How the CBI is misleading in pursuing a race to the bottom on taxes


by Richard Murphy    
8:30 am - April 23rd 2012

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The CBI offered another piece of gross misinformationwhen launching its new tax report ‘Tax and British Business – Making the Case’ (which it spectacularly failed to do). The CBI claimed:

The long view is a revealing one. In 1982-3, the main rate of corporation tax was 52 per cent and yielded tax revenues equivalent to 2 per cent of GDP. In 2010-11, the corporation tax rate was 26 per cent, half what it was, but yielded 2.8 per cent of GDP, almost half as much again.

What they wanted people to believe, very clearly, is that UK business now pays more in tax than it did in 1982. The claim was certainly that the proportion was not falling. But this is misleading.

As they said:

The argument that tax competition is a race to the bottom in the long term is not supported.

There are two good reasons why this is misleading.

First, Nigel Lawson reformed the tax base when cutting corporation tax rates in the 1980s. In the process he eliminated automatic 100% first year capital allowances and he abolished stock relief. As a result taxable profits skyrocketed overnight.

It’s just not possible to compare tax yields after that radical reform with those before it – corporation tax before and after that event were utterly different, and there were those like John Whiting at the CBI event who knew that. The claim to make a comparison was then severely misleading.

Second, the proportion of profit in the economy has increased dramatically. I’ll quote from Howard Reed writing on this issue for the TUC instead, who looked at pretty much the inverse ratio, the wage share over time:

First, there is a link to the economic cycle with the share first rising and then falling, with a lag, during recessions. For example, it rose slightly in both 1974–5 and in 1990–91 before falling back.

This may be because at the onset, profits are more sharply affected than wages. Eventually however, the wage share falls as unemployment continues to rise, firms continue to cut costs and profits recover.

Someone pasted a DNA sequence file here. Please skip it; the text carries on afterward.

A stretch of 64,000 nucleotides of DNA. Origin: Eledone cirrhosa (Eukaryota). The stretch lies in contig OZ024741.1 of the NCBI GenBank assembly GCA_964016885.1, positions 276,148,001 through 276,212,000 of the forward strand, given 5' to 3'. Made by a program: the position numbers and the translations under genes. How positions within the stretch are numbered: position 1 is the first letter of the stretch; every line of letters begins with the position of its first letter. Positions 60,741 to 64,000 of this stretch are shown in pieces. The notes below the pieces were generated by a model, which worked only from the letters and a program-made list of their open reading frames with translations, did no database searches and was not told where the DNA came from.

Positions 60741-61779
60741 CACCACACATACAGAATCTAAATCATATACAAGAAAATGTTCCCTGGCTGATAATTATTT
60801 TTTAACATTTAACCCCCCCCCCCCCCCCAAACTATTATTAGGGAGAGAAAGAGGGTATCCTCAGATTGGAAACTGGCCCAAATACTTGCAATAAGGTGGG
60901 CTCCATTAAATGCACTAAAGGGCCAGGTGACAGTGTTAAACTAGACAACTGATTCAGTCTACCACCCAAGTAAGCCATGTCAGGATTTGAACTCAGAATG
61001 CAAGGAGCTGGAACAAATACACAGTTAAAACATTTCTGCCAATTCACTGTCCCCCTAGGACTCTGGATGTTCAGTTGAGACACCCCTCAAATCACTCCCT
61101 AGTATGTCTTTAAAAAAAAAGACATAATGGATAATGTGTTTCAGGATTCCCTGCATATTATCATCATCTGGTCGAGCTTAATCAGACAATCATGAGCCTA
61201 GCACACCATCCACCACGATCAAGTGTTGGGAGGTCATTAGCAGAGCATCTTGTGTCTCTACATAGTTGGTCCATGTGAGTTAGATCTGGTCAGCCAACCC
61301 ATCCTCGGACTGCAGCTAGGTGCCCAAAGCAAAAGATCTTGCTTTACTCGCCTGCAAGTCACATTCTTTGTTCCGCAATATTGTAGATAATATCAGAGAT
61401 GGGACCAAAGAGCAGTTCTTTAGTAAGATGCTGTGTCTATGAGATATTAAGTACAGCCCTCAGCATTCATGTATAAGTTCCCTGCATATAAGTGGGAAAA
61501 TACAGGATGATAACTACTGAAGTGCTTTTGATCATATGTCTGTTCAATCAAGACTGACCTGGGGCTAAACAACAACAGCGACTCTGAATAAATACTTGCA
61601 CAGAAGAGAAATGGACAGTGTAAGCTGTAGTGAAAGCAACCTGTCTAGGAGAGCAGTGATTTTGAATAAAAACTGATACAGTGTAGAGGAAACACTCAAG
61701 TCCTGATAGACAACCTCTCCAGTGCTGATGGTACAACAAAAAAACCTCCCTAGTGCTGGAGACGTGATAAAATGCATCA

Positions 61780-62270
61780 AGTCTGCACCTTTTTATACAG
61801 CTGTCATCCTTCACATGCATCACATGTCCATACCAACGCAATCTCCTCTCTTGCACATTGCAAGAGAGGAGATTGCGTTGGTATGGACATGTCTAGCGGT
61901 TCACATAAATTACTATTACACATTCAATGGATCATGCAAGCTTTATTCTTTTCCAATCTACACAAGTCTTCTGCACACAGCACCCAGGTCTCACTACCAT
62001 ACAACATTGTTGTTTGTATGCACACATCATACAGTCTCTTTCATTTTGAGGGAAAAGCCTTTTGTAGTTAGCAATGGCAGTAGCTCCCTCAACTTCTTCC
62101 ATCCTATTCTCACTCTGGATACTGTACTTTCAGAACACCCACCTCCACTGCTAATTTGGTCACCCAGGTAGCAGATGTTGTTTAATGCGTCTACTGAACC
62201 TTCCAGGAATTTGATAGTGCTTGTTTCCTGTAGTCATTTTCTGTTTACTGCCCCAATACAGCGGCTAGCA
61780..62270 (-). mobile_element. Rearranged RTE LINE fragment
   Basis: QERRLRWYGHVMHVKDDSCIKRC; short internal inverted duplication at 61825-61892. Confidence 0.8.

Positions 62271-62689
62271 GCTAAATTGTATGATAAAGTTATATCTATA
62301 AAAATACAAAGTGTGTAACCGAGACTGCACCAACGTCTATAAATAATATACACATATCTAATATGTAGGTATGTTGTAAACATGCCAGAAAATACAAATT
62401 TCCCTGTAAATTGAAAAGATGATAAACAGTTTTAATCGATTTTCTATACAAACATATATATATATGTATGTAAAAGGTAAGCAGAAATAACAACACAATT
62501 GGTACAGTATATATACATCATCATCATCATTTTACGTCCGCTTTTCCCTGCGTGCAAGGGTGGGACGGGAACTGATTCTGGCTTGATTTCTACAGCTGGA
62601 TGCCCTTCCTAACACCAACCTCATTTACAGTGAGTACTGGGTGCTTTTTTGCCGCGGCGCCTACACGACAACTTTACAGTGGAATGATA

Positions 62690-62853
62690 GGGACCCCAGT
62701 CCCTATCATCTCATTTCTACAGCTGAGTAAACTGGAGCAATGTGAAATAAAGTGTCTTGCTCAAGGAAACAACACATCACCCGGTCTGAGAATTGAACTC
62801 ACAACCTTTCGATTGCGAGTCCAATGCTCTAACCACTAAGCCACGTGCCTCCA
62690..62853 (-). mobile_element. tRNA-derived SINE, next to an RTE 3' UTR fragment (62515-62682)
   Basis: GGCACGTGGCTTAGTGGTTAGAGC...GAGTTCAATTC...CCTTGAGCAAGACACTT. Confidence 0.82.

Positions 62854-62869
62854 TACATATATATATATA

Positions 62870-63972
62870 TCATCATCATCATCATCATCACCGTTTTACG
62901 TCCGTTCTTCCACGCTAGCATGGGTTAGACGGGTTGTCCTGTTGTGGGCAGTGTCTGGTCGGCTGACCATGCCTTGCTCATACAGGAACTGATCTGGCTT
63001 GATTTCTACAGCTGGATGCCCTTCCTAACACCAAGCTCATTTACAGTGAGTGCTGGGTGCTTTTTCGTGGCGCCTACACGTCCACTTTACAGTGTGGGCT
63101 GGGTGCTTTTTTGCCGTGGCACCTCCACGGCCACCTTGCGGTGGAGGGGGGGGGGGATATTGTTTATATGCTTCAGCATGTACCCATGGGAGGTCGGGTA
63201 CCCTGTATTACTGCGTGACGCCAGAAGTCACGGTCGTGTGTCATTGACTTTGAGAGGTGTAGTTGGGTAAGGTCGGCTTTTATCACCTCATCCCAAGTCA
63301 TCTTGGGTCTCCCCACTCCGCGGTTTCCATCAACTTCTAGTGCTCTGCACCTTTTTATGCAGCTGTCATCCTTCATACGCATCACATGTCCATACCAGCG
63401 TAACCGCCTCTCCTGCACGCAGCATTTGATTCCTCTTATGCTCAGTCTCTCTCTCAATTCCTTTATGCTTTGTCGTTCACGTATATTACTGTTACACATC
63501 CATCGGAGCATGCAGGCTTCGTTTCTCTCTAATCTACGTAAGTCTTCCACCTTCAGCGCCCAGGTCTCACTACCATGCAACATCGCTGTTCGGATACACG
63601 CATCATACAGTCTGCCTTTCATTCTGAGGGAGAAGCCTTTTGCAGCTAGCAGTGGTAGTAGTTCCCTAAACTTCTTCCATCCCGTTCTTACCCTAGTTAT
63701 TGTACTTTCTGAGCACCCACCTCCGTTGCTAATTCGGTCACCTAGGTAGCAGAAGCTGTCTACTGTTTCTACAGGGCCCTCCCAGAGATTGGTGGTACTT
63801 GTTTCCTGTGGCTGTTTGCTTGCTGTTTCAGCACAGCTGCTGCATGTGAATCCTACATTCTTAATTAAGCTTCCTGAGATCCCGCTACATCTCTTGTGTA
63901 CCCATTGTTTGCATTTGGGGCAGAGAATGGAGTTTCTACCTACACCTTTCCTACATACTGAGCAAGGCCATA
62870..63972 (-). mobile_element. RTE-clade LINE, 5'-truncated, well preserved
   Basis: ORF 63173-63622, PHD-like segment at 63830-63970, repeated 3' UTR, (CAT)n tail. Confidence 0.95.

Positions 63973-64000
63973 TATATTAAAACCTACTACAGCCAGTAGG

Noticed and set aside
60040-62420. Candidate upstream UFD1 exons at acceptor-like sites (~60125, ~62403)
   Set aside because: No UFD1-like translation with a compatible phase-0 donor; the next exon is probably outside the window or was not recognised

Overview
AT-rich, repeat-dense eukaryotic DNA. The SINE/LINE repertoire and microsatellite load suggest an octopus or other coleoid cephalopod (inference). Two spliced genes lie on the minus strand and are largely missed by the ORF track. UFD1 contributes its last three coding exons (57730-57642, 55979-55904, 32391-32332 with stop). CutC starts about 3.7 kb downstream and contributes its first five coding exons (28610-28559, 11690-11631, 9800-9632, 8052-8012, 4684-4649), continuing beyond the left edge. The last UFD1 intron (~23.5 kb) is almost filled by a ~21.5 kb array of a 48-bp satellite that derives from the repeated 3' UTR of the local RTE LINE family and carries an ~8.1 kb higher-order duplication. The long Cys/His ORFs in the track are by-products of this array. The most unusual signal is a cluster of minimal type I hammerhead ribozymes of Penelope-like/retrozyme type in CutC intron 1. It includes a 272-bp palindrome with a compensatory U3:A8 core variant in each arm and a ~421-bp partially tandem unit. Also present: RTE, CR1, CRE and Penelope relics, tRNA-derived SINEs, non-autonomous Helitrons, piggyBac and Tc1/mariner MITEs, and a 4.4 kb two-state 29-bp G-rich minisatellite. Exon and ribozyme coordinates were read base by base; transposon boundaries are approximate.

Taxes on profits as a proportion of GDP have been broadly static.

But since profits are rising as a proportion of GDP that means tax a a proportion of profit is falling and that does not support the CBI claim – it contradicts it.

The labour share on the other hand has seen its share of tax rise as its share of GDP has fallen.

All this the CBI failed to point out, peddling another pack of misinformation instead and making claims about the race to the bottom that cannot be justified.

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About the author
Richard is an occasional contributor. He is a chartered accountant and founder of the Tax Justice Network. He blogs at Tax Research UK
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Reader comments


1. ex-Labour voter

Good to see someone challenging the idea that corporation taxes should be cut at the the expense of the rest of us. No mainstream politician bothers to question it at all now.

Usual stuff, Richard doesn’t understand the economics he’s spouting.

“Second, the proportion of profit in the economy has increased dramatically. I’ll quote from Howard Reed writing on this issue for the TUC instead, who looked at pretty much the inverse ratio, the wage share over time:”

The wage share is not the inverse of the profit share.

http://uneconomical.wordpress.com/2012/04/23/uk-gdp-by-income/

Sorry, but it just ain’t true that a falling wage share means a rising profit share. There are other things in there as well.

Mr Murphy says that it is misleading to say that the amount of tax paid by business has increased when corporation tax as a share of GDP has increased by 40%. What have they been putting in his lemonade?
So Lawson reformed corporation tax to remove the massive subsidies that Healey handed out to Sainsburys and Tesco. That changed the how corporation tax was calculated and resulted in a fairer split between manufacturing industry and retailing but the CBI is looking at the total paid by business so Murphy’s claim that the figures are non-comparable is just rubbish.
“But since profits are rising as a proportion of GDP that means tax a a proportion of profit is falling and that does not support the CBI claim – it contradicts it.”
Actually what the CBI claimed, supported by data is that as the headline corporate tax rate declined the amount of tax actually paid went up both in nominal terms and as a %age of GDP. Murphy has got it completely the wrong way round. Again the lemonade query.
According to the Guardian, tax took 42% of GDP in 1974-5, according to Mr Reed wages took 64.5%, so corporate profits and self-employment income (some of which is wages and some of which is profit) amounted to MINUS 6%
Of course the share of profits has increased dramatically from minus more than 6%. The alternative would be unemployment of 60% when all the private sector firms went bankrupt. Is that really what Murphy wants?


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